.
I agree 100%. I hope I didn't give the impression that I felt otherwise.

As for you being a PITA... simply not true as far as I'm concerned. The fact is that your advocacy for traditional joinery has peaked my interest about it.

I have a strong interest in Arts & Crafts/Stickley/Mission style furniture but will not build any of it until I'm able to use the joinery typical of these styles.

Jeff


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When I die, I want to go peacefully like my grandfather did — in his
sleep. Not yelling and screaming like the passengers in his car.

Jack Handey

Last edited by jharris2; 10-17-2012 at 11:04 PM.
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post #14 of 24 Old 10-15-2012, 10:05 PM
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PH pints are really good. If the old mastes had the they would have used them. They do have limits especially in softwood that bear important weights like the kids. There should be joinery that supports the critical wet like the ends of the bed rails. Why not put a small cross board in a small dado with screws under the ends of the bed rails. Or:
The rails could be put in shallow mortises 1/8 to 1/4 inch before screwed to the legs.
It is about fun but we want our projects to be safe. Excuse me if I misunderstand the project.
Bb
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post #15 of 24 Old 10-17-2012, 09:30 PM Thread Starter
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After a week of being so sick, I can finally manage to make it off the couch.

I think i'm in for the long haul with the PH's on this project. However, I will be making a loft bed for the other kid right after I finish this one. What kinds of joints would be recommended for a loft/bunk bed kind of project? I don't think i'm capable of doing anything fancy because I don't have the tools, but i'm sure I can learn something new for the next project.

Also, I told the 3 year old that I was making the bed for her, and now that it's almost all together, I think she gets it. For the last two days, she's been out there 'helping' me. She also really seems to like the hand held sander for some reason. I think I may have created a little 3 foot monster though, because all of a sudden she's telling me things (often) like "Come on mom, you need to help me build my bed!" as she runs to the shed. I think she spent 45 minutes out there today sanding and measuring the thing. lol

Here she is yesterday discovering her new passion for the hand sander. lol
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post #16 of 24 Old 10-17-2012, 10:46 PM
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What a nice child. You must be proud.

Before we give you a lot of specific help, can you tell us what tools you do have so we can give you your best options?

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post #17 of 24 Old 10-17-2012, 11:10 PM
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TCM,

Glad you're feeling better. Welcome back to the land of the living!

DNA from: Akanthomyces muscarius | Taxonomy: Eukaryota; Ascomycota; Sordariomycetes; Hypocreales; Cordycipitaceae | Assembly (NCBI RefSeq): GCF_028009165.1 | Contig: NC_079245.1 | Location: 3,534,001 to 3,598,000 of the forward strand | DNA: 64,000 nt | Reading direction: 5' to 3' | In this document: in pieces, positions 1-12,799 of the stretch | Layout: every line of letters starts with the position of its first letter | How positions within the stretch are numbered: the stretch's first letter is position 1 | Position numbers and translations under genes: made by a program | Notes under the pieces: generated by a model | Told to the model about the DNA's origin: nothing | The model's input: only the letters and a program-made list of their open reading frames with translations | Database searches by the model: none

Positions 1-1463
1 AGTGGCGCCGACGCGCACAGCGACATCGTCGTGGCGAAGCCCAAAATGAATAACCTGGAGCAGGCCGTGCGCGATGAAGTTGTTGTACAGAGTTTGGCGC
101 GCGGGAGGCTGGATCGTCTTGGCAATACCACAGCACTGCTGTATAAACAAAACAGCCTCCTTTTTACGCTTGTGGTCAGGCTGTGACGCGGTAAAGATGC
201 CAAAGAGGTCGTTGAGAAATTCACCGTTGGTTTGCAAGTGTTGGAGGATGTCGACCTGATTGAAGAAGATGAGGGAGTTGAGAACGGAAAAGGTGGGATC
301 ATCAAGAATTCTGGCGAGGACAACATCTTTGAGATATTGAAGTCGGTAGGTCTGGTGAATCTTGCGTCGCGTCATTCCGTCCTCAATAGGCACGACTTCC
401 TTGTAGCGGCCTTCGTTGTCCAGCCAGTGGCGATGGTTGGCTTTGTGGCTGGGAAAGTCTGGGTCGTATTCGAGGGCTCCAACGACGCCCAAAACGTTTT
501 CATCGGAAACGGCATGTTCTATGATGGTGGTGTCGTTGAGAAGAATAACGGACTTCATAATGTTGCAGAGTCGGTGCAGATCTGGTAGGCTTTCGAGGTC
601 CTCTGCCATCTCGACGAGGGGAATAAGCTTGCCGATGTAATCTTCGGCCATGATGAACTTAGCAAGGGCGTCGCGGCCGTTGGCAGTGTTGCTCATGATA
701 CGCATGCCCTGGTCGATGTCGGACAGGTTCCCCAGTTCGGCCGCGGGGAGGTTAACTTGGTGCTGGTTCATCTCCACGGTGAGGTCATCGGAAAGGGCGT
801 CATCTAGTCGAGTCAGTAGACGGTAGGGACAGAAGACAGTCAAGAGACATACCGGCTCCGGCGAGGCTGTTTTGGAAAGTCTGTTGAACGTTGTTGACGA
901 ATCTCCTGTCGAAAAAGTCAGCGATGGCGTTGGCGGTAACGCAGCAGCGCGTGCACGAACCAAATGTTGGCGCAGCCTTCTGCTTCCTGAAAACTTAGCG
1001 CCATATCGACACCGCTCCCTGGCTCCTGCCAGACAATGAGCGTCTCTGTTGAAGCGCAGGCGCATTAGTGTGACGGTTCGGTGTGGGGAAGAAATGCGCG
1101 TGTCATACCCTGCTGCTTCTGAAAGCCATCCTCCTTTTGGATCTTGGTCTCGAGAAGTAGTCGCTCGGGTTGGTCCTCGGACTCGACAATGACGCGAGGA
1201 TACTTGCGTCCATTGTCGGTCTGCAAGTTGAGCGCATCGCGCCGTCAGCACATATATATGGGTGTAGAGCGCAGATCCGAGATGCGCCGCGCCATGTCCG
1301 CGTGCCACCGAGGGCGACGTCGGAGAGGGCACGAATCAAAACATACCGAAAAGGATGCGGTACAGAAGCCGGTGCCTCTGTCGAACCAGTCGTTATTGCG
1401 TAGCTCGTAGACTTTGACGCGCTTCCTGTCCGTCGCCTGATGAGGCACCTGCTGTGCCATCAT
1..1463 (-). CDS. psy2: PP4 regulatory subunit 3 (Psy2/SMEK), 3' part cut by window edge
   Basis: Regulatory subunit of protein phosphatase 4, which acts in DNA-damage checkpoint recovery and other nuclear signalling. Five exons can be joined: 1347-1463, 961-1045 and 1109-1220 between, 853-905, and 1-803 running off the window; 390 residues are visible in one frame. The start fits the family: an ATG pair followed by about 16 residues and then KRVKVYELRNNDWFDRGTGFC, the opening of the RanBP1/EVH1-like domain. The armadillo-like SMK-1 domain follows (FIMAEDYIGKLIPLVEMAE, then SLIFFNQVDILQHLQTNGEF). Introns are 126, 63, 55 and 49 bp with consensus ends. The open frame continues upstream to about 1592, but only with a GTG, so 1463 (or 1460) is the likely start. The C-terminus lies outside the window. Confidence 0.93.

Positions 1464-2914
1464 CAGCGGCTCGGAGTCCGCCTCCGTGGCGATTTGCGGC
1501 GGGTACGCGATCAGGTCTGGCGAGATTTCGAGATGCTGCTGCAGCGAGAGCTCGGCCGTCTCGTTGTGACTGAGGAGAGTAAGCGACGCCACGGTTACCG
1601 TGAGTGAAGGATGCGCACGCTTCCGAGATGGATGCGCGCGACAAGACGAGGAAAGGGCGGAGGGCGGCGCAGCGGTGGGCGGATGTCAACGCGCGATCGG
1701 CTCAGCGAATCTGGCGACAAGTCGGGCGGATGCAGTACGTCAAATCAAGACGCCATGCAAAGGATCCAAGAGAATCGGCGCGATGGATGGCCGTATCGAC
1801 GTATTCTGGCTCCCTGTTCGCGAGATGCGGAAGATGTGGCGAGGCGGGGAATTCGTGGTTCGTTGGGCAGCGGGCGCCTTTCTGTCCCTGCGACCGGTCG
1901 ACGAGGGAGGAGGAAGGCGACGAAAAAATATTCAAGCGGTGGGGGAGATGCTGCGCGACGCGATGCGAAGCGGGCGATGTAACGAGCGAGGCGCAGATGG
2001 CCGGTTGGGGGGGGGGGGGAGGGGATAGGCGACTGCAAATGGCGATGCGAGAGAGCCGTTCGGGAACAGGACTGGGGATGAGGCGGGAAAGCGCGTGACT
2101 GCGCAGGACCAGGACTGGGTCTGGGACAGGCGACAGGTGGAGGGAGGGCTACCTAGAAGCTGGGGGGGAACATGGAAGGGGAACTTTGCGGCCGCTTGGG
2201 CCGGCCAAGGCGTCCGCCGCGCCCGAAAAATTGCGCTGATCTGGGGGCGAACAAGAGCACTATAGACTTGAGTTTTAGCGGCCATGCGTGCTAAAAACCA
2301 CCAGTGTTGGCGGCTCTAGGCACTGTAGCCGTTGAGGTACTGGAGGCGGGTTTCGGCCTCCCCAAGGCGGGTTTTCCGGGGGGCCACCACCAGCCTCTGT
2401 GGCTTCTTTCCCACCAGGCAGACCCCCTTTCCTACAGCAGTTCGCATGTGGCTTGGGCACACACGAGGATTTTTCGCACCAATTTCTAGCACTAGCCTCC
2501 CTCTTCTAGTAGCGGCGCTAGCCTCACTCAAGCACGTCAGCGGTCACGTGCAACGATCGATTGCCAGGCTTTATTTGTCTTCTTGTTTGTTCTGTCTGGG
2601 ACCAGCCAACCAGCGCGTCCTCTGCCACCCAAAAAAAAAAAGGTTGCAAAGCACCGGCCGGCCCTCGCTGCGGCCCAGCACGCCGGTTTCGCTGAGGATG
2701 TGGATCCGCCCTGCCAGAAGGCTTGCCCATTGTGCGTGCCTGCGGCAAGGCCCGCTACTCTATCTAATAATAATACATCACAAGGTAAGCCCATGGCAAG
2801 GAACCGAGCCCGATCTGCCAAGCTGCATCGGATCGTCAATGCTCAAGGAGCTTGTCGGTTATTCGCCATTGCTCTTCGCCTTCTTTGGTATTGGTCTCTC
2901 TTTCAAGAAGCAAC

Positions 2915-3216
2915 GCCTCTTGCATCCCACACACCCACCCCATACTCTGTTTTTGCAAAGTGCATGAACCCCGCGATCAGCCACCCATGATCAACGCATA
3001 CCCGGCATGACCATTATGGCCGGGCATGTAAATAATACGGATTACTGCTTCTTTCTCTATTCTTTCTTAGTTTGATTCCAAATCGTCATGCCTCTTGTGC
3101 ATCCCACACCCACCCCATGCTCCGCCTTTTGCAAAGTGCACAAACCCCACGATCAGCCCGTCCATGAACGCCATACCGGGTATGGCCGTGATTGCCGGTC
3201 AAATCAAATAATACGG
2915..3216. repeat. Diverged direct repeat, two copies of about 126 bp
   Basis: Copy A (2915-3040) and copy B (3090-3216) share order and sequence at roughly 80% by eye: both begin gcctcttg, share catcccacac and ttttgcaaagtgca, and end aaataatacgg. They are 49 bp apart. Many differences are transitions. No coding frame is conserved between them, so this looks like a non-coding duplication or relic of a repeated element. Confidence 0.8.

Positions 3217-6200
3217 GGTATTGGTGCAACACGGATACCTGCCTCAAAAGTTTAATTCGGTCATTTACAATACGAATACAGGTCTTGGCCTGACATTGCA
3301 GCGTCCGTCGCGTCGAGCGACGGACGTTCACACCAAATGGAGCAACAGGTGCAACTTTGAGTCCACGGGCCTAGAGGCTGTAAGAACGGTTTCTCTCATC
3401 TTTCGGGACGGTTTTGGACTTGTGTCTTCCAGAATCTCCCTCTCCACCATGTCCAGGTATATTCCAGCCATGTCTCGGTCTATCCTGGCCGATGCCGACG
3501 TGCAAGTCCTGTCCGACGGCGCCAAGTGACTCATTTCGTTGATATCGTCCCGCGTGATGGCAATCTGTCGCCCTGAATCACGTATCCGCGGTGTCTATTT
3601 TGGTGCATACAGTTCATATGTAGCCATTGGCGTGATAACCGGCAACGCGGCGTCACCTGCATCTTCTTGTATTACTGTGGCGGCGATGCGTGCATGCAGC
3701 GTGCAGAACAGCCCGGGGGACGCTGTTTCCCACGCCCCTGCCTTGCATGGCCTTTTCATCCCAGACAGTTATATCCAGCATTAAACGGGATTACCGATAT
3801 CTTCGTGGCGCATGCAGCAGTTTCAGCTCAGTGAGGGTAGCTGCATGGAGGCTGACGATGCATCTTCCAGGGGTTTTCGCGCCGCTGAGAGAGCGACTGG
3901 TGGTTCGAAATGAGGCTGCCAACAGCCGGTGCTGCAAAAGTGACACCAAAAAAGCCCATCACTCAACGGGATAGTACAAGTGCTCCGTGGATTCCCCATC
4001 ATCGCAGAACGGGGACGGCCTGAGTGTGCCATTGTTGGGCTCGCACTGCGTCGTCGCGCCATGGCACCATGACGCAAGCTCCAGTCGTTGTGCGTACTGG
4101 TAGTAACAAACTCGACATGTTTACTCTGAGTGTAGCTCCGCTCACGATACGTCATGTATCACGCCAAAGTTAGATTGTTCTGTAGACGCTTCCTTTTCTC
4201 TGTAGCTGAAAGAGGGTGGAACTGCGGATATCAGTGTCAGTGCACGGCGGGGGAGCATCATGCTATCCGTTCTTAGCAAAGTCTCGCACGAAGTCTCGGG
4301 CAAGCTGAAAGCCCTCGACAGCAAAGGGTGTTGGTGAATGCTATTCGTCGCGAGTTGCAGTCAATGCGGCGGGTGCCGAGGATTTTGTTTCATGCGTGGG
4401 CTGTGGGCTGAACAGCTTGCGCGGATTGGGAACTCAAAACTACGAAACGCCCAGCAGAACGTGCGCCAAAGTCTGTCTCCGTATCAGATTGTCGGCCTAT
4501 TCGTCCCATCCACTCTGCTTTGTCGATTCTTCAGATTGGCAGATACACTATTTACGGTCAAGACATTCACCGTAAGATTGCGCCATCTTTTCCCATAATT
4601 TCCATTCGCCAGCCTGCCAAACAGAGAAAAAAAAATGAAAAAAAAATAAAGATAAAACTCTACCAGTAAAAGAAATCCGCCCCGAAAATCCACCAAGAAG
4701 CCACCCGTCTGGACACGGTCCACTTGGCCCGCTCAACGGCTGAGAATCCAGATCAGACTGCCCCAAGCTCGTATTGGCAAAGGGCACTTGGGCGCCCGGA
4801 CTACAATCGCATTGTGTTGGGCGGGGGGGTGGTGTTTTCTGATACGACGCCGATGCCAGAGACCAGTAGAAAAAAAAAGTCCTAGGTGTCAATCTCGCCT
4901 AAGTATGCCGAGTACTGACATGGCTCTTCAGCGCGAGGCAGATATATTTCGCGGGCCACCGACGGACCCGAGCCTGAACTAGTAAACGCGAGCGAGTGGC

Suzie is a little sweetheart. Thanks for linking to that Video. Very heartwarming.

I agree that if we had a better idea of the tools you have available to you we could be more helpful.

Just lay them out on that table Suzie was sanding on an snap a photo.

The bed looks really good by the way. It should be pretty easy to beef up those PH joints and in doing so you could make the fix a decorative element.

Jeff

"I have never let my schooling interfere with my education"

Mark Twain

When I die, I want to go peacefully like my grandfather did — in his
sleep. Not yelling and screaming like the passengers in his car.

Jack Handey
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post #18 of 24 Old 10-18-2012, 10:21 PM Thread Starter
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I don't have a whole lot of tools. And i'm not so sure i'm willing to spend a lot of money on anything specialized. The best I might be willing to do is about $50 for a good jig (at least until after I get the mitre saw I've been eye-balling)

I have:
A circular saw
a sander
a few hand saws
a crumby plastic miter box
two drills with various bits
a Kreg Jig Jr
A couple of carpenter squares
a few clamps
a level
stuff that everyone has; hammer, sand paper, tons of screws and nails screwdrivers etc...

I think that's about it. I can swing a few cheaper tools into the house, but I can't go over the top with stuff.

Thanks!
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post #19 of 24 Old 10-19-2012, 01:35 PM
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I'm in the process of building something similar myself, loft bed with an integrated platform, for my 7 year old son.

There has been plenty of good advice, and I can say that looking at what I have been working with, other than a Miter Saw, there is nothing missing from your tool list that I would consider a requirement.

For this type of project I think the PHs are a reasonable way to get everything assembled, but I wouldn't use joints where they are the only support. They might hold, but with kids they are definitely going to loosen.

I think some pictures of the joints you're having issues with might help us give you some better examples of how you could reinforce them.
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post #20 of 24 Old 10-21-2012, 11:05 PM
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I wanted to draw up some plans but you might be able to locate some off the Internet; however, my suggestion would be to use larger lag screws and 2x6 lumber. Screw in from the end instead of trying to hide the small PH screws. I didn't have time to draw plans but here is a website where someone did this. http://lumberjocks.com/projects/4876

A lot of children's beds are made this way. You have all the tools you will need.